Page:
Mr. ATWOOD continued his farming operations in Harlem Township and purchased more land there until he owned an extensive tract.  He was practical and progressive in his farming methods, adding good buildings to his place and cultivating his land so that it produced excellent crops.  He there carried on general farming until the marriage of his younger son in 1888, when he turned over the farm to the care of his sons, and the property is still a part of the estate.  Mr. and Mrs. ATWOOD then removed to Rockford, and throughout his remaining days he enjoyed the fruits of his former toil.   He passed away here 22 Sep 1904.  For several years he had been a director in the Rockford National Bank, and he left his family in very comfortable circumstances.   His possessions had all been acquired through his own efforts, and his example should serve to encourage and inspire others, showing what may be accomplished through determined purpose, laudable ambition and unfaltering industry when guided by sound judgment.  In politics he was a democrat, and he belonged to the Masonic lodge of Rockford for over a half century, the 50th anniversary of his connection therewith being celebrated in Aug 1904.  He also belonged to the Order of the Eastern Star.  He contributed toward the building of the Crill Methodist Episcopal church of Monroe Township, and both he and his wife attended the services of that denomination, but were not members thereof.  Mr. ATWOOD, known and honored as one of the wealthiest and prominent men of the county, left behind him many friends.  The family is prominent here, and Mrs. ATWOOD and her son occupy a commodious and beautiful residence at No. 215 Kilburn Avenue.

Biography of James M. ATWOOD [son of David ATWOOD]
Past and Present of the City of Rockford and Winnebago County, IL, C. A. Church.   Chicago:  Clarke Publishing Company, 1905, pp 495-6.

James M. ATWOOD, whose activity in the purchase, improvement and sale of lands and stock has contributed to the business prosperity of the community as well as to his individual success, now resides upon a farm on Section 33, Guilford Township [Winnebago County, IL].   He is numbered among the native sons of this county, his birth having occurred in Harlem Township in 1851, and there he was reared upon the old homestead.  His parents, David and Betsy E. (CRILL) ATWOOD, were early residents of the county, and the father was a very successful man.  His home was in Harlem Township, and there he carried on general agricultural pursuits for many years, or until his retirement from active business life about 15 years ago.  He then settled in Rockford, where he made his home until his death on 22 Sep 1904.  His widow still survives and yet lives in Rockford.  They had two sons, one of whom is Charles D., now residing with his mother at 215 Kilburn Avenue.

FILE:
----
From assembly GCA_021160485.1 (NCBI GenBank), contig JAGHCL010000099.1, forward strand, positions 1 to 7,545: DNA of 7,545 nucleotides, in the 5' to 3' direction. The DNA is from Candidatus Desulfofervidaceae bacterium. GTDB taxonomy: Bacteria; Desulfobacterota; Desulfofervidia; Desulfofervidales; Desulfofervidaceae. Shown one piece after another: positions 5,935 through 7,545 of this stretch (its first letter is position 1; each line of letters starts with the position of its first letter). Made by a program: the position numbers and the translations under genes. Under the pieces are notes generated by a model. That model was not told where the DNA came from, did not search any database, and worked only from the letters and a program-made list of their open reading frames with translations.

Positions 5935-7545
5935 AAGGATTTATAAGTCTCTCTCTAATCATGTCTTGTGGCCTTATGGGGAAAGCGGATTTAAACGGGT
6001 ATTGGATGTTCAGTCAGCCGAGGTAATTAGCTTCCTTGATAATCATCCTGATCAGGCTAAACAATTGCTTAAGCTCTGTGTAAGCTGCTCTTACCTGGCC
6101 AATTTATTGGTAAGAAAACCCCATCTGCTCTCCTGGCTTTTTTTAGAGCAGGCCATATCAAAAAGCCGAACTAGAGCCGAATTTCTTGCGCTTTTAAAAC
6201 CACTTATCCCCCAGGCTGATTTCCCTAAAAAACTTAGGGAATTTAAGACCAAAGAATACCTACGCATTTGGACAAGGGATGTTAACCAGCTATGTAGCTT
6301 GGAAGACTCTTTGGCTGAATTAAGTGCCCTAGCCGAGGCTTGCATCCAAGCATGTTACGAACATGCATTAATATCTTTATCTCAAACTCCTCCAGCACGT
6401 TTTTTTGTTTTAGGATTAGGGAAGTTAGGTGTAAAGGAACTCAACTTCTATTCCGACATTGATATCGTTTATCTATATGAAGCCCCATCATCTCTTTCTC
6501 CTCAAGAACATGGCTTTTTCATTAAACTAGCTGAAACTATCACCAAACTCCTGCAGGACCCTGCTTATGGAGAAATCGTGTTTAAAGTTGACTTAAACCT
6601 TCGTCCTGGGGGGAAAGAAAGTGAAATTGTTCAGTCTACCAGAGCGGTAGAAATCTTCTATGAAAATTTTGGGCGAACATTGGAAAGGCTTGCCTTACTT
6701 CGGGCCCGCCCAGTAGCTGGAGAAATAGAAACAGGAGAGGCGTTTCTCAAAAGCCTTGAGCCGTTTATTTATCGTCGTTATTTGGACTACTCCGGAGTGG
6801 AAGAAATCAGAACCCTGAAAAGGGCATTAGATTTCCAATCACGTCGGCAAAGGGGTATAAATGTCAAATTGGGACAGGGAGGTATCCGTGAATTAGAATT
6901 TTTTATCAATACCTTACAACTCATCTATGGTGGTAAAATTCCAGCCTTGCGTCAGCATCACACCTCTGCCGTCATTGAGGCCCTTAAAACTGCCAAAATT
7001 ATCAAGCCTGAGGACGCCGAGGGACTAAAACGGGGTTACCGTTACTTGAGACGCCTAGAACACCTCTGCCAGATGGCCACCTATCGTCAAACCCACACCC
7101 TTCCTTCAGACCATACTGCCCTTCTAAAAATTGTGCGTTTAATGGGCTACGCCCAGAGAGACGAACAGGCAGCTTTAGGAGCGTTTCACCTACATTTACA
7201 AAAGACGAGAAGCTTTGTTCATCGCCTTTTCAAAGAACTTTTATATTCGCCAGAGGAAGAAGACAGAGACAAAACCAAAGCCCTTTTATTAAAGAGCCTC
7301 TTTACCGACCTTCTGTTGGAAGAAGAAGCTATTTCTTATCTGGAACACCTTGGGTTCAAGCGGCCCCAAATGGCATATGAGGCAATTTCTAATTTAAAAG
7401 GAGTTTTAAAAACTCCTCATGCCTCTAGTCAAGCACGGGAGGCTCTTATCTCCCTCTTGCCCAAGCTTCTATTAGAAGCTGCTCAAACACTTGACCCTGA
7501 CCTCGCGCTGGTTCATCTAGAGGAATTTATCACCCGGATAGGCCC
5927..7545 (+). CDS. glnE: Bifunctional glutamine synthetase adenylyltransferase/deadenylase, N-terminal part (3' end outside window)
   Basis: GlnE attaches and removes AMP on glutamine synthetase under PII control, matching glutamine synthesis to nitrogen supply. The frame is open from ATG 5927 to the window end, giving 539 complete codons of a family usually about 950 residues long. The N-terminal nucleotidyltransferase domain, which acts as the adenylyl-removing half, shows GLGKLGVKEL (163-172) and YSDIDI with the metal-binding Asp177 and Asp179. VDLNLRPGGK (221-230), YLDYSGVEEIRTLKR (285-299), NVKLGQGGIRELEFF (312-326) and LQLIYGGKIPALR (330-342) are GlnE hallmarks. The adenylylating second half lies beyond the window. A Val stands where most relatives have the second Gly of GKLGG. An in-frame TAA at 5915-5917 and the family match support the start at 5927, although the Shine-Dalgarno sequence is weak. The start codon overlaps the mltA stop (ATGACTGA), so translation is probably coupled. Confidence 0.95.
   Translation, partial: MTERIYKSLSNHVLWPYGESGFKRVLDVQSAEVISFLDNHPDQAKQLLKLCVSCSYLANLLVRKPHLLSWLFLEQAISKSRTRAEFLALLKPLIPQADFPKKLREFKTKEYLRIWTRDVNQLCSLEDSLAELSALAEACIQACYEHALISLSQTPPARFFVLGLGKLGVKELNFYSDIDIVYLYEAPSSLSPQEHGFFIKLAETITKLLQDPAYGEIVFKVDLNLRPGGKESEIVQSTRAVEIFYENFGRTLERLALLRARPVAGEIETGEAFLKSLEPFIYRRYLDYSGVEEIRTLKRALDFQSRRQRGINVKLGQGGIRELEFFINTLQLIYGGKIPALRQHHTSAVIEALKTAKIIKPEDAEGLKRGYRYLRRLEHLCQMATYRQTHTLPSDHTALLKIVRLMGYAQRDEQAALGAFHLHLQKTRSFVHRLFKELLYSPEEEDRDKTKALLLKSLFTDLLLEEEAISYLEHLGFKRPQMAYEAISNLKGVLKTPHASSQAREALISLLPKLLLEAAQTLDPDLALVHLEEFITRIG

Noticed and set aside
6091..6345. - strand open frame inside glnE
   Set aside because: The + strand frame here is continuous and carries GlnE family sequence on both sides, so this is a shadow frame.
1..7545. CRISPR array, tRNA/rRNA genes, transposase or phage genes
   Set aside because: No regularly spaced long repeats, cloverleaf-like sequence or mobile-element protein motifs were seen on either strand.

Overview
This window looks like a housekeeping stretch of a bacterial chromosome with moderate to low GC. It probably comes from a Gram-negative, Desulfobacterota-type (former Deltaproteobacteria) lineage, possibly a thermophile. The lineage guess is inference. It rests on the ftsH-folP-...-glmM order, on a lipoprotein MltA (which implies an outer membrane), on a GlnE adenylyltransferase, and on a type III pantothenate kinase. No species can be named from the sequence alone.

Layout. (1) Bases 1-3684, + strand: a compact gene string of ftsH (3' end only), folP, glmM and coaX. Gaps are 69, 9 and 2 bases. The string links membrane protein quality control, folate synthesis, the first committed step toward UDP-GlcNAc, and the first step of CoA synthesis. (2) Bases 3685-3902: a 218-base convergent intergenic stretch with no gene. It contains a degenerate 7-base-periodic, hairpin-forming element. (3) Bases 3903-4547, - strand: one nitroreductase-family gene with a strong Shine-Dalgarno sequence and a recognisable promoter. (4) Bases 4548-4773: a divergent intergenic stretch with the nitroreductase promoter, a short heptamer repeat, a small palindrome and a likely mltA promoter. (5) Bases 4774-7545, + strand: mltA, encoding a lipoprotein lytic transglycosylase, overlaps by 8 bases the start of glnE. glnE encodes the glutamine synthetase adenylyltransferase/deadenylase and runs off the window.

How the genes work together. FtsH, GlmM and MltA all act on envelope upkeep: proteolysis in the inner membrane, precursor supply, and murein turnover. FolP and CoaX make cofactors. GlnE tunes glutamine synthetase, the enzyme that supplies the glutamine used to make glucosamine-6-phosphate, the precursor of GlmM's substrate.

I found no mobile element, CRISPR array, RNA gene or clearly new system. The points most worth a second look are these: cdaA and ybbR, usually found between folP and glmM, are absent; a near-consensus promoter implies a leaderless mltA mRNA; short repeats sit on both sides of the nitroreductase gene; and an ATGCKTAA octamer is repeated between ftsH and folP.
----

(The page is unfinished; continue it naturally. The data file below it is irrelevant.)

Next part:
James M. ATWOOD, the other son, was reared on the old family homestead in Harlem Township, where he remained until starting out in life on his own account.  He has purchased, improved and sold a number of farms and other real estate, [p 496] and has also handled and sold a large number of horses, and in fact has led a very active and busy life.   He has resided on his present home farm on Section 33, Guilford Township, for the past 10 years, although he has spent about three years in other localities.  He has done considerable speculating in the line of real estate investment and his judgment is safe and reliable.  He now has a finely improved farm upon which is an attractive residence and good outbuildings.  There is a street car line passing his door and this brings him into close connection with the city.

Mr. ATWOOD was married to Miss Lilly TUTTLE, a native of PA, who has resided in Winnebago County for the past 35 years.  They have three children, all born in Harlem Township, namely:  Jennie M., the wife of James COTTON, a resident of Cherry Valley Township; Calla M., who is the wife of Bert POPHAM, also of Cherry Valley, and has one child, Donald A.; and Harry O., at home.  Politically Mr. ATWOOD is a republican and socially he is connected with Cherry Valley lodge, No. 173, Ancient Free and Accepted Masons.  Both he and his wife are members of the Order of the Eastern Star of Cherry Valley, and both likewise belong to Oriental White Shrine, No. 5, at Rockford, and Modern Woodman camp No. 51.  He has a wide acquaintance in the county where his entire life has been passed, and that he enjoys the favorable regard of many who have known him from his boyhood days is an indication that his career has been honorable and straightforward as well as active and prosperous.

Submitted by Cathy Kubly.